Cloud Vendor Lock-in: Research Exposes Impact of Restrictive Licensing on Business Choices

A recent study sheds light on the challenges businesses face when considering a switch of cloud providers due to restrictive licensing practices. The research, conducted by Savanta and sponsored by the Computer and Communications Industry Association (CCIA Europe), surveyed 1,242 IT decision-makers across France, Germany, Spain, the Netherlands, and the UK. Despite the potential for significant growth in the cloud market (with only 22% of respondents fully embracing cloud services), the desire for flexibility in choosing cloud vendors is hindered by licensing constraints.

Among those contemplating a switch, 40% expressed concern that existing licensing terms prevented them from transferring on-premises licenses to a different vendor, while an additional 40% feared losing discounts. Notably, the report, funded by CCIA, which includes representatives from major tech players like Google, Amazon, and Mozilla, focused on Microsoft’s practices. It highlighted Microsoft’s dominance in the public sector, with 65% of organizations relying on its productivity software, and 58% of non-public organizations utilizing Microsoft’s applications.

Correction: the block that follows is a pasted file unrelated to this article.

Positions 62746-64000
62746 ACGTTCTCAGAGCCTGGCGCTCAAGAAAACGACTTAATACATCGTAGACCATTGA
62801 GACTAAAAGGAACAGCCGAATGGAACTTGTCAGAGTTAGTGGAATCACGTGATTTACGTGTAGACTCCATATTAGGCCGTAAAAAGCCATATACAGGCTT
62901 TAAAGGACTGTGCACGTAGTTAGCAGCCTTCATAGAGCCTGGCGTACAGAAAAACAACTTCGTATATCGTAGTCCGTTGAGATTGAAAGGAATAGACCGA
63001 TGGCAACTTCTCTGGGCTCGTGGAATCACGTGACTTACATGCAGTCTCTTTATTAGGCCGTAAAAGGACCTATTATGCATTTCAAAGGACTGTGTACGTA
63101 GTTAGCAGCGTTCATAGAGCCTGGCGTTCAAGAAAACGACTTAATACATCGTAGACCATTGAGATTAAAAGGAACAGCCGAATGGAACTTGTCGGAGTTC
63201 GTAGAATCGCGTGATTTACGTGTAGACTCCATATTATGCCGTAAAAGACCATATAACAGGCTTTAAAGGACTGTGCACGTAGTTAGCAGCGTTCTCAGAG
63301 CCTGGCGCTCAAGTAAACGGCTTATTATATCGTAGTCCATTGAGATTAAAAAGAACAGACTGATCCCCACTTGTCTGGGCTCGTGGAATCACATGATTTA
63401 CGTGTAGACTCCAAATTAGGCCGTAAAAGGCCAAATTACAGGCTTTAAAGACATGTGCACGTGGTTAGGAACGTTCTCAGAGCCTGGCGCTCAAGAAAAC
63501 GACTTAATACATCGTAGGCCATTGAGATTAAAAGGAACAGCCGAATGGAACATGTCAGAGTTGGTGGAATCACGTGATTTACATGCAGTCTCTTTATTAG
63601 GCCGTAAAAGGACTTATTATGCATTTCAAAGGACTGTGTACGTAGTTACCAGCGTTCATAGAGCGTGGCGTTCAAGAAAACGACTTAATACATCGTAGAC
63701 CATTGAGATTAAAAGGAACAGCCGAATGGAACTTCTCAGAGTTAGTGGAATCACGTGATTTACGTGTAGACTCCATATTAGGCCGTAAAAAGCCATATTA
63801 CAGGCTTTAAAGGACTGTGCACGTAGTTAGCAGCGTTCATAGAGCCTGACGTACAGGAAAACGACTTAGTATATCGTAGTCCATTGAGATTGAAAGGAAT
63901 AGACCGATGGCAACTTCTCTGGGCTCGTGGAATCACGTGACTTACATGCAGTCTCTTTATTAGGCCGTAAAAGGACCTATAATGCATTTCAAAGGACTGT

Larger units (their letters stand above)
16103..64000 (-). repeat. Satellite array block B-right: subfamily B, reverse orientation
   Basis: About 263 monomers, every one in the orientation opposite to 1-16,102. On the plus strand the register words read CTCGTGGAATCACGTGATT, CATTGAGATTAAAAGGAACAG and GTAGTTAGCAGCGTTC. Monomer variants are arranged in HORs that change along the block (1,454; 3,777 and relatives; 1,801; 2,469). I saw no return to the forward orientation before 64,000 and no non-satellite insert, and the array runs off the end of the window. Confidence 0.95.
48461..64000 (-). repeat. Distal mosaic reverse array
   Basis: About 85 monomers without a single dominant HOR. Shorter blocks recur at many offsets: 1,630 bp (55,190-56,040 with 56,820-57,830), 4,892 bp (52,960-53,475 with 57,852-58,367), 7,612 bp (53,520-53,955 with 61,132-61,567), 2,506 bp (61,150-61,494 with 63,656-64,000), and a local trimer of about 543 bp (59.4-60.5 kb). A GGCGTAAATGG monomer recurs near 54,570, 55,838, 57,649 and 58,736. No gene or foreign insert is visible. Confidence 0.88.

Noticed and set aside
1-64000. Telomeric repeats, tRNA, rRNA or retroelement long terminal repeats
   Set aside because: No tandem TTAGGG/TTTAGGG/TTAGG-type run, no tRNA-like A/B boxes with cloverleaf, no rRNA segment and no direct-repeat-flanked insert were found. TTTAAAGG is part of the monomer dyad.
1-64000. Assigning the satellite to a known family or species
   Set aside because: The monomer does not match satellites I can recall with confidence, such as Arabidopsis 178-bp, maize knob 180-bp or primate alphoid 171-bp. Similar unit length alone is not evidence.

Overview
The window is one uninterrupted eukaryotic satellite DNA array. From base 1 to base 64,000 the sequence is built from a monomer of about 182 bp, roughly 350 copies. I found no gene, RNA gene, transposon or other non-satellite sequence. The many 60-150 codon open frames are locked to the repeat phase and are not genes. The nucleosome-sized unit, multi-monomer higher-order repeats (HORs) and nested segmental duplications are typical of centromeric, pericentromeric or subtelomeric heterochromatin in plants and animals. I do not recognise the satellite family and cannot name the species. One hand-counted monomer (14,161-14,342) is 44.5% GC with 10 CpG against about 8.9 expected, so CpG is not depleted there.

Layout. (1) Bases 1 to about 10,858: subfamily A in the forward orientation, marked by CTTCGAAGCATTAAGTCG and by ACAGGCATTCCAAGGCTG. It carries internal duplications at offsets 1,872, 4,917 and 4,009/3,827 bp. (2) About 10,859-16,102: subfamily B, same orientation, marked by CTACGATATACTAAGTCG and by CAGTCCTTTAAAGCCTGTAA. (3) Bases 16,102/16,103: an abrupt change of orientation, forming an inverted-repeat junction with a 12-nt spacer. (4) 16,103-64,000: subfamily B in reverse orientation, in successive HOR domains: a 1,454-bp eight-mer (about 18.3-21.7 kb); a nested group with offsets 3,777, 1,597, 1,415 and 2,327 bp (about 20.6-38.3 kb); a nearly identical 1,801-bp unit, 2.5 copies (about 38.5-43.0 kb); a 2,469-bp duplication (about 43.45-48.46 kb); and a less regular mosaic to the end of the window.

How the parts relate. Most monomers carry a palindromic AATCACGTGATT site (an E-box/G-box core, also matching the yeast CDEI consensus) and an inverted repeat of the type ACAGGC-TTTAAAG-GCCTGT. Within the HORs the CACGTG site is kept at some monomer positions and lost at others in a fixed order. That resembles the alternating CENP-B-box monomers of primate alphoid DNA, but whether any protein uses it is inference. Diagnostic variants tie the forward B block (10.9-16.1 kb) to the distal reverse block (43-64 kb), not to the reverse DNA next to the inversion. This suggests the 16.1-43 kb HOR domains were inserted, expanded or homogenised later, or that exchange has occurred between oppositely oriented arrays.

Examining the situation in the UK, the report found that 65% of users of Microsoft’s on-premises software anticipated choosing Azure, and 32% reported receiving free cloud services offers. While the report refrained from directly accusing Microsoft, it emphasized that existing relationships with the company were a significant factor preventing organizations from switching cloud providers. In the Netherlands, 55% of respondents cited existing licensing terms as a reason for not transitioning, and a similar sentiment was echoed by 52% in Germany.

Beyond the impact of licensing restrictions, brand familiarity also played a crucial role, especially in France, where 48% of respondents preferred sticking with what they knew. However, the specter of licensing limitations loomed large, with one in five French organizations attributing their inertia to existing licensing terms.

Microsoft’s software licensing practices have faced scrutiny, including a 2022 complaint from the Cloud Infrastructure Service Providers in Europe (CISPE) trade group. Despite attempts by Microsoft to address concerns through licensing changes, critics, including CISPE, argue that discriminatory pricing is diverting customers from European providers to Microsoft. XM XM XM XM XM XM

A Microsoft spokesperson responded, stating, “We’ve made significant changes to our licensing globally based on discussions with partners and customers, and we will continue to actively listen to them and to regulators.” However, it’s worth noting that these changes don’t apply to major cloud providers like Google, AWS, and Alibaba, potentially creating challenges for smaller providers in the competitive cloud market.